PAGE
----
It has become increasingly difficult for me to keep up with my resident paranormal postings for The Contrarian. Even though my head is chock full of tidbits, histories, ideas, overly romantic personal experiences, thoughts and opinions on the state of paranormal affairs, my inspiration to wax observational has dwindled. Face it, you can only chastise, ridicule and bitch for a limited time before that once-budding muse becomes an old hag banging her cane against your head, chortling “Write! Write! Write!”
To break the spell and curry an editor’s favor [Editor's note: you got it!], I have decided to veer away from my typically ghostly writings to ponder another odd fascination of mine.
If possible, I would like all readers with the ability to do so, to tune an AM shortwave radio to 4625 kHz. You will hear short, repeating bursts of static, a simple buzz of white noise, that repeats at a rate of 21-34 times a minute — all day. Upon its initial discovery in Cold War-era 1982, this phenomenon was as perplexing and frightening as a KC and the Sunshine Band reunion.
Although not paranormal in origin — the signal’s purpose is still unknown — it has been monitored by the US government and fans of shortwave radio since the initial discovery. It’s like something out of “Lost,” but it probably won’t preempt any State of the Union addresses.
The modern white noise “buzz” began in 1990. Previously, it was a simple “bip” sound, similar to that of a sonar machine in a submarine. These sounds have been consistent and repeating, with little interruption, since they were discovered. However, there have been rare occasions when the buzzes stopped and voices were heard.
These utterances are sometimes heard in the background behind the buzz — hinting that the broadcast may be a live microphone. On November 3rd, 2001, a voice was heard speaking in Russian saying: “I’m 143rd. I don’t receive the oscillator (generator).” “That’s what the operating room is sending.” Or, “Those are the orders from operations.” Such messages are rare, but appear to be conversations that were not meant to be broadcast — meaning they don’t illuminate the true purpose of UVB-76.
On Christmas Eve of 1997, the buzzes stopped for a brief moment of silence. What followed was a series of short beeps followed by a male Russian’s voice who said the following: “Ya — UVB-76. 18008. BROMAL: Boris, Roman, Olga, Mikhail, Anna, Larisa. 742, 799, 14.” It was repeated several times, after which, the buzzing resumed. It was following this broadcast that the origin of the signal was traced to a small town 40 km outside of Moscow named Povarovo.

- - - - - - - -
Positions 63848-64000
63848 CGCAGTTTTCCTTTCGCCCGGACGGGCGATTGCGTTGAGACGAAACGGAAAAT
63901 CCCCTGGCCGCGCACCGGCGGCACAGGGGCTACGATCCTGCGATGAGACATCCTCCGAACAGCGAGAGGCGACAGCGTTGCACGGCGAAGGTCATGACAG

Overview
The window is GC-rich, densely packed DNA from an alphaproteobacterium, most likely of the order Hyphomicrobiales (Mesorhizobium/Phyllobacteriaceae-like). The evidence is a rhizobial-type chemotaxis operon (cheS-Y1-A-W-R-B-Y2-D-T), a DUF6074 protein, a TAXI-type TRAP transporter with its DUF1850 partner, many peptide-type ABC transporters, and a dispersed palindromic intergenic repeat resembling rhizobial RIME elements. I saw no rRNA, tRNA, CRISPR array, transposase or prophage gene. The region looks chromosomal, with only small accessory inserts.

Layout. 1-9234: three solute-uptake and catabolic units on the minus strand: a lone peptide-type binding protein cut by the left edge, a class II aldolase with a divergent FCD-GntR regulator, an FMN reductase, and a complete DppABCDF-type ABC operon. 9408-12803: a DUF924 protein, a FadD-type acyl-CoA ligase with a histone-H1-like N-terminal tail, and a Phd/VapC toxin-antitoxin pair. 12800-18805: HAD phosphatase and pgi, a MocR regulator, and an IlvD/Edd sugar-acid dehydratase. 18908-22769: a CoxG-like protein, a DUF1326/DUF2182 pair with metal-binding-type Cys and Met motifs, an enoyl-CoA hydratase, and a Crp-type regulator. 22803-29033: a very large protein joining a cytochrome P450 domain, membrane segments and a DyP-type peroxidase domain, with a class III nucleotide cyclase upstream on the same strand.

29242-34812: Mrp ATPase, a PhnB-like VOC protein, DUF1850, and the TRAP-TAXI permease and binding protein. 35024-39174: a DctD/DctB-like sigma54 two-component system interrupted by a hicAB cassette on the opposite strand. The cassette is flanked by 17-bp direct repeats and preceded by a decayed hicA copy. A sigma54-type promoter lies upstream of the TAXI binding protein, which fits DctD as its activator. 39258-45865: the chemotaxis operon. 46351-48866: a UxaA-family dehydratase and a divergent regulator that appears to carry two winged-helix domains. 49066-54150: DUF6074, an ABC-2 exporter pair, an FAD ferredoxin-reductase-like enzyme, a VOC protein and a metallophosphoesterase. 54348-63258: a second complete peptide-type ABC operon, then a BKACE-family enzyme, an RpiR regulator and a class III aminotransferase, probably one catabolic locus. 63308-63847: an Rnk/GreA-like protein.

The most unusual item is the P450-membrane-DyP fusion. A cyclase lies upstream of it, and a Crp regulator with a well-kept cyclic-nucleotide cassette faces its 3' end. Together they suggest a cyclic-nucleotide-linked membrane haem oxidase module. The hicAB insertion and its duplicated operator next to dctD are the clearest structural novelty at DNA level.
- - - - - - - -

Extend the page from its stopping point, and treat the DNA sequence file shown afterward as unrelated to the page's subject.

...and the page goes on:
The talking went dark until 2006 when another voice broke the signal, speaking the perplexing message, “75-59-75-59. 39-52-53-58. 5-5-2-5. Konstantin-1-9-0-9-0-8-9-8-Tatiana-Oksana-Anna-Elena-Pavel-Schuka. Konstantin 8-4. 9-7-5-5-9-Tatiana. Anna Larisa Uliyana-9-4-1-4-3-4-8.”
Click here for a link to the broadcast.
Theories abound concerning the purpose of Russian signal. Websites across the internet claim it to be the mouthpiece of the Soviet military, a governmental chess player’s hand moving rooks and pawns throughout the world by way of timed static interchanges. Some suggest that it does the same for the worldwide spy network established by and operating on behalf of the Russian government. A more frightening theory is that the signal is a beacon used to confirm the continuing, non-ceasing purpose of some other facility or individual — a dead man’s switch, if you will — its intended listeners are to respond accordingly if the signal should someday stop broadcasting.
The most vital component of UVB-76’s broadcasts is that, despite the decades since the end of the Cold War, when the Supreme Soviet crumbled in the ring ala Ivan Drago, even after the fall of the Berlin Wall and Communism in general, the static dashes of UVB-76’s tower is still broadcast throughout the world. Therefore, it cannot be considered a relic of a bygone Cold War society. On the contrary, it is still operational and still has purpose, however elusive.
And there is someone still at the switch, and someone is still listening waiting to respond — and as a child and product of the Cold War, the entire idea chills my bones more than any paranormal activity.